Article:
On March 7, three currency and cryptocurrency experts discussed the challenges and prospects faced by the central bank in issuing digital currency at the MIT bitcoin 2020 Expo. Panellists acknowledged that blockchain technology could improve the existing global monetary system. However, they believed that there were still major challenges in the privacy, interoperability and scalability of blockchain.

IMF official: central banks should not rush to adopt blockchain

Sonia, an economist at the International Monetary Fund (IMF). Sonja davidovic warned central banks not to rush to implement the blockchain system without first properly reviewing the technology.

She said:

“What we see is that there is a phenomenon of hype. People will soon turn to technology because of its popularity.”

“Blockchain is indeed. As a result, we see central banks directly involved without the appropriate process of testing technology to verify the concept, selecting suppliers through an open bidding process and public consultation.”

Although the central bank can use a series of distributed systems, Davidovich said that no system shows strong privacy and interoperability. The IMF official added that central banks face amplified risks in implementing these technologies because they usually outsource development to third-party companies.

“This is the weakest link. You can have a secure system, but if someone in the operating system clicks on a phishing email or a security vulnerability that can be exploited illegally, your most powerful system will not help security.”

Can the blockchain system support trillions of transactions?

Robert Lai, a scientist at MIT digital currency initiative and a former Bank of England official. Robleh Ali predicted that the central bank’s digital currency will eventually take on a variety of different “mixed” forms.

“You may end up with a mixed solution. I don’t think every central bank will choose the same system. How they interact will be the key, so you can classify them as a single system.”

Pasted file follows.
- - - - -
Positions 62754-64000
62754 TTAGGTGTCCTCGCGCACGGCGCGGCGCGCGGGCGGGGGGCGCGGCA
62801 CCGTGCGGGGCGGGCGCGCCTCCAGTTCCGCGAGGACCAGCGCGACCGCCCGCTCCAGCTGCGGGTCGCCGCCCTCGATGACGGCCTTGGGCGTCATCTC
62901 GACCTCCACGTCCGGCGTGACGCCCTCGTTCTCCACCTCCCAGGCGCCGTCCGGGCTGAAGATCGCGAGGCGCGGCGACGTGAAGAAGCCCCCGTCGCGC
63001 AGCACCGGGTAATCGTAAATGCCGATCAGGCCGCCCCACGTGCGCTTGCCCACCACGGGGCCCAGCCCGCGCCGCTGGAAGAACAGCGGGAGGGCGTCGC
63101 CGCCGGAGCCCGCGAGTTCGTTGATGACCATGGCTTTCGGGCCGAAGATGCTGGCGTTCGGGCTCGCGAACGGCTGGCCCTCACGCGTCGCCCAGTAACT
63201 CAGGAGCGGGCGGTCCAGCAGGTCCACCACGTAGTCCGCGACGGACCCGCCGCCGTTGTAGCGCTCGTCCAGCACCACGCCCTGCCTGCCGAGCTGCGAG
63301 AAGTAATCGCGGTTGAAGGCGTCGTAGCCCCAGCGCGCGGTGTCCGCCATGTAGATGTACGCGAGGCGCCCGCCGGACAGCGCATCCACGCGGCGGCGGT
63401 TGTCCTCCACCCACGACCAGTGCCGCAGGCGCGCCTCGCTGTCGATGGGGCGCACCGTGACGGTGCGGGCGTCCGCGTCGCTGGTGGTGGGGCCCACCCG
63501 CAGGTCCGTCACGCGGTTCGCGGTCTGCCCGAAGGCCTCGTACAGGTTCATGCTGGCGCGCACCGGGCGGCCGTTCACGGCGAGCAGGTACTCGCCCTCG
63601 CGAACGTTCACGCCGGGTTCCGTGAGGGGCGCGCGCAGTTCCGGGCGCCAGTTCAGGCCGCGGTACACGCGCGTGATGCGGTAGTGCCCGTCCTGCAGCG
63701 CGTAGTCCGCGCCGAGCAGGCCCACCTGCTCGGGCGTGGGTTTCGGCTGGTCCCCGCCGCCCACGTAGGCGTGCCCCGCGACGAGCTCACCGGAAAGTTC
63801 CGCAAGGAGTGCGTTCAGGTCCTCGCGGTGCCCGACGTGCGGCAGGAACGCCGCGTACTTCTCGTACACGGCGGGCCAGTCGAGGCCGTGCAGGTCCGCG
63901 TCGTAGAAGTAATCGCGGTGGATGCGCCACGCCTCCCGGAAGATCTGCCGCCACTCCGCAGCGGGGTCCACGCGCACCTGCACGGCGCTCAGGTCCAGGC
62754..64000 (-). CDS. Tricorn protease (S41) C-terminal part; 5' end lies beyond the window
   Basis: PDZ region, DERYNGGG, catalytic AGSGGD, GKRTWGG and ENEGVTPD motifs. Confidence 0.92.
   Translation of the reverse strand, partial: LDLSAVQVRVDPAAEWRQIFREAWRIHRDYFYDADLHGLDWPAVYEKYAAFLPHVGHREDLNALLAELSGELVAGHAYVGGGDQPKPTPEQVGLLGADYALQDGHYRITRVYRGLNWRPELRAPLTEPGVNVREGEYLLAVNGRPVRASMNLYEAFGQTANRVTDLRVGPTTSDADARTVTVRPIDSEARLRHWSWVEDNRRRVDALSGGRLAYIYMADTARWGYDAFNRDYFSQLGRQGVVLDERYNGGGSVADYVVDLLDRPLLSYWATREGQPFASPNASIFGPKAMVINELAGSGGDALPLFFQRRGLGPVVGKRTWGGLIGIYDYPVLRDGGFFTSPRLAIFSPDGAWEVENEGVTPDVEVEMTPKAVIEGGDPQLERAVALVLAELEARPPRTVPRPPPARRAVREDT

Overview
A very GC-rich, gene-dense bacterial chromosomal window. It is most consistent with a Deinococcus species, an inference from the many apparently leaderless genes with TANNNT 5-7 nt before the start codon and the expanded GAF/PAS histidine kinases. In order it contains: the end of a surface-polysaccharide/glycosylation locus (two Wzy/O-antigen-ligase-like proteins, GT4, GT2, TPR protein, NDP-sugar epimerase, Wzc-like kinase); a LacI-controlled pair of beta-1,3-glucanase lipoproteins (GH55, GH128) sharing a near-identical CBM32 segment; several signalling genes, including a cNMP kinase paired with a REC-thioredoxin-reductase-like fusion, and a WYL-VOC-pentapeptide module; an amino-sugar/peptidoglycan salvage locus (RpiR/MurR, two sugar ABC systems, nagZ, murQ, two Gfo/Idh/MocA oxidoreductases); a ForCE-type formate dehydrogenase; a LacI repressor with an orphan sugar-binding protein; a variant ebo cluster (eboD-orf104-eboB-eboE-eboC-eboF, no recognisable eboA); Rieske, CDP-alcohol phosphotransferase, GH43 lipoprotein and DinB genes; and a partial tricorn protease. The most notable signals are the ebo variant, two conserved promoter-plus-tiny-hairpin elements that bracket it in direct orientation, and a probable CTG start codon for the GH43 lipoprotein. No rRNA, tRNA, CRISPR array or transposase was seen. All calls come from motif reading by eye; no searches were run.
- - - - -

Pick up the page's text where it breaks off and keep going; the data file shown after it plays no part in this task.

Bob, head of applied financial technology research at the Federal Reserve Bank in Boston. Bob bench asserted that cryptocurrencies such as bitcoin could not be adjusted proportionally to meet the needs of the central bank.

“BTC is very interesting because it is mainly transaction value. However, if you try to create a central bank currency for retail use, such as China, which created 40 trillion transaction volume through wechat alone last year, you need a currency that can transfer value again and again and can be realized quickly without collapsing.”

While acknowledging the possible role of the blockchain, the Fed official urged central banks to consider incorporating “full faith and trust in government currencies” into the risk considerations of the blockchain.

Alipay wechat becomes a part of digital central bank reserve

Becky added that with the people’s Bank of China starting to provide direct financial support for the two platforms from June 2019, Alipay and wechat have become the reserves of the global digital central bank.

Editor in charge: CT

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